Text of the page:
freethrow2On November 15, 1993, a 71-year-old man stepped up to the line in a local gymnasium and sunk 2,750 free throws in a row. He walked away without a miss — they were closing the gym and asked him to leave.

This amazing feat, which took 12 hours to accomplish, was witnessed by 10 people who submitted sworn affidavits to the Guinness Book of Records. The record was accepted by Guinness and he was listed as the greatest free throw shooter of all time.

This remarkable man was Dr. Tom Amberry, known as the “Big Kahuna of Free Throws.”

Dr. Tom, who passed away this year at the age of 94, coached college and high school players gave motivational speeches to national corporations and civic groups. He never lost a “shoot out” even against NBA players. He appeared on many local and national TV shows including “David Letterman” and “NBC Nightly News.”

So, what’s his secret?

“Focus and concentration,” says Dr. Tom. “When I’m shooting a free throw, I don’t think of anything else. I am 100% positive I will make the basket. Never have a negative thought on the free throw line.”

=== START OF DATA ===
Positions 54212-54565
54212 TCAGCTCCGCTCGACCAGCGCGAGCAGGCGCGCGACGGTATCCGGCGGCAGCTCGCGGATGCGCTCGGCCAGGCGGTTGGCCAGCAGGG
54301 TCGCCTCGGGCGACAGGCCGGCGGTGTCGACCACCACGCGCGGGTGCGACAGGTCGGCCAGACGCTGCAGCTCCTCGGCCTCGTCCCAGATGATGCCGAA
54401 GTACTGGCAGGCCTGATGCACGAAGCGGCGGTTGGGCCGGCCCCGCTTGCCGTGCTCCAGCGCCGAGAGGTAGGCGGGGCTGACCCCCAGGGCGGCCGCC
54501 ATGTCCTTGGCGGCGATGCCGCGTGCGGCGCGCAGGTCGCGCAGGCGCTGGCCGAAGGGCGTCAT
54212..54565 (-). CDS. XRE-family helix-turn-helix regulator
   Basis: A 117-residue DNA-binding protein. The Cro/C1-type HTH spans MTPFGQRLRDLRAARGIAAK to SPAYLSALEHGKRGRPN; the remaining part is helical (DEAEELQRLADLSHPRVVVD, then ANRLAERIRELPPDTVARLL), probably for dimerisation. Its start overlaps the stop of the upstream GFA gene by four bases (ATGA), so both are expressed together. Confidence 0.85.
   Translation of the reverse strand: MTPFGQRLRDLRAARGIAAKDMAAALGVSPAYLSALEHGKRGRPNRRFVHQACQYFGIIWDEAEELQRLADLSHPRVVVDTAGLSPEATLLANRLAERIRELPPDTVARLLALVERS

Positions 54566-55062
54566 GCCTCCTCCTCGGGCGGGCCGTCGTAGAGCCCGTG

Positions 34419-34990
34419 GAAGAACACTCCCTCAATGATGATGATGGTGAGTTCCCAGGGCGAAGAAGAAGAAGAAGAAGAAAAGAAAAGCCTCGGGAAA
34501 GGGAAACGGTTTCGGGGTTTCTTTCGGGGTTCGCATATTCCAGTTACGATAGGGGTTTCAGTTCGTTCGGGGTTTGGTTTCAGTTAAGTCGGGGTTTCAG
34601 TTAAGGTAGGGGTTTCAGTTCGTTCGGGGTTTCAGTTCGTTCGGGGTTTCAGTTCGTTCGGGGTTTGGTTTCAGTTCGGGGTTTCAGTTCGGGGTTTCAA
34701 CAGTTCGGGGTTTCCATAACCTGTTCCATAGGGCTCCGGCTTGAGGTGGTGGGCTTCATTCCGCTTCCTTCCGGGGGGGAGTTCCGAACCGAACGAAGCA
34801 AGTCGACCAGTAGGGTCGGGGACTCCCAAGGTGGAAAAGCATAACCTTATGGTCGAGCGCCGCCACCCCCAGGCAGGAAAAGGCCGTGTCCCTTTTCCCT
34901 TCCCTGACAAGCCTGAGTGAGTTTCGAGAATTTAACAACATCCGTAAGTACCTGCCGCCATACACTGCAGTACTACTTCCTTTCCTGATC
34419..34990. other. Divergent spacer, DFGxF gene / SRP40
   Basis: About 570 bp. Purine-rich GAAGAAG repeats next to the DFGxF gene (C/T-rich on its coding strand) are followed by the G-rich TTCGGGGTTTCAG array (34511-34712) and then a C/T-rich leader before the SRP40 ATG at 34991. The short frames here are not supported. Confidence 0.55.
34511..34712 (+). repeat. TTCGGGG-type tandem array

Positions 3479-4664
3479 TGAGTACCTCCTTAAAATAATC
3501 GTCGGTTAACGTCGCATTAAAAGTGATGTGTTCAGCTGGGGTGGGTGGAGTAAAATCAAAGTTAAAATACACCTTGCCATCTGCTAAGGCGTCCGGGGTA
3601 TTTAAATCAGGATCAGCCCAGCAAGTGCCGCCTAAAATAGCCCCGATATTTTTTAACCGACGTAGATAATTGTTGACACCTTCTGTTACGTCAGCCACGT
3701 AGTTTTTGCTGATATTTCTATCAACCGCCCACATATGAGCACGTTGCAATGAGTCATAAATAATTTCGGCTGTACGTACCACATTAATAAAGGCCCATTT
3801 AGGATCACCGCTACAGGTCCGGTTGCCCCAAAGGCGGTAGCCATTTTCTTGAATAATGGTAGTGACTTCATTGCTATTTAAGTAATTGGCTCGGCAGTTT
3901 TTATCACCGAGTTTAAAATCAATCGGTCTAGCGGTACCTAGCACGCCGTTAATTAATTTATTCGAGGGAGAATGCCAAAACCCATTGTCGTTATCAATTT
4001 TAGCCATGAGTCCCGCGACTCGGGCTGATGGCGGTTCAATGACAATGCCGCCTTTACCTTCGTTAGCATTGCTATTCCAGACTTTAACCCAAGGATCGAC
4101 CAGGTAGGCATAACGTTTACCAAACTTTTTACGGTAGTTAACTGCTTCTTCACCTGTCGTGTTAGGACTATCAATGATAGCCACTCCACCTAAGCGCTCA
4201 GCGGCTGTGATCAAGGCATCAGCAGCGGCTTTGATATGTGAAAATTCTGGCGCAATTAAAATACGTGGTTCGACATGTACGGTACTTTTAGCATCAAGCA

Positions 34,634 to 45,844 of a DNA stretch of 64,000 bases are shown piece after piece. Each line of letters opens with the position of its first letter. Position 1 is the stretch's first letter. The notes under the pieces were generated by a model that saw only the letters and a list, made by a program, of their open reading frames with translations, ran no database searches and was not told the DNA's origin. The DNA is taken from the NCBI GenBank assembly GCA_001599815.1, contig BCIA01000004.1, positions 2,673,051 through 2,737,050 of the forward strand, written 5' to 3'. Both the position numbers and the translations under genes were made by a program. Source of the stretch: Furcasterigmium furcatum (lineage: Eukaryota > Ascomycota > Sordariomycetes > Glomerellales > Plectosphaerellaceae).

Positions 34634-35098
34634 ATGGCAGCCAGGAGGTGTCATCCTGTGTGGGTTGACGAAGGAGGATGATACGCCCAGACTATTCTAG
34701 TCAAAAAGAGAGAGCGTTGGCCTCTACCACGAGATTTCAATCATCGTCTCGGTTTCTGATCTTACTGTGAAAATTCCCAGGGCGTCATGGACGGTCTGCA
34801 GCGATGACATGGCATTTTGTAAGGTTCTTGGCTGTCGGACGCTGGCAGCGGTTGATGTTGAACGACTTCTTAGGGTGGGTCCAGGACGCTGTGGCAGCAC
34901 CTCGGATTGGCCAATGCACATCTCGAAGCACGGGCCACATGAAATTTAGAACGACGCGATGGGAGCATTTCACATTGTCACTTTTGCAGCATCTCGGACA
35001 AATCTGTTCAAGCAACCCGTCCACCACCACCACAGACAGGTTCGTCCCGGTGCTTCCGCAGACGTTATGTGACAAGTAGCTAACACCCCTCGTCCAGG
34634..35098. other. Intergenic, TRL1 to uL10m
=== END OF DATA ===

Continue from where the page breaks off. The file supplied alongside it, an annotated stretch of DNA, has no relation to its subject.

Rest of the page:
Are there other important aspects to free throw shooting? “It’s important to have the right biomechanics. Once you learn to put your body in the right position and shoot correctly, then the rest is mental.”

Dr. Tom’s method is clearly described in his book Free Throw; 7 Steps to Success at the Free Throw Line, published by HarperCollins. He has also produced a 20 minute training video “Make Every Free Throw.”

As a college player, Dr. Tom was twice All-American and the nation’s high scorer. His plan to become a professional basketball player was interrupted by World War II. He spent four years in the U.S. Navy. Later, he was offered a two-year no-cut contract with the Lakers but turned it down to become a podiatrist.

Dr. Tom used to shoot 500 free throws every day in a gym in Orange County, California. He shot with a 99.5 percent accuracy.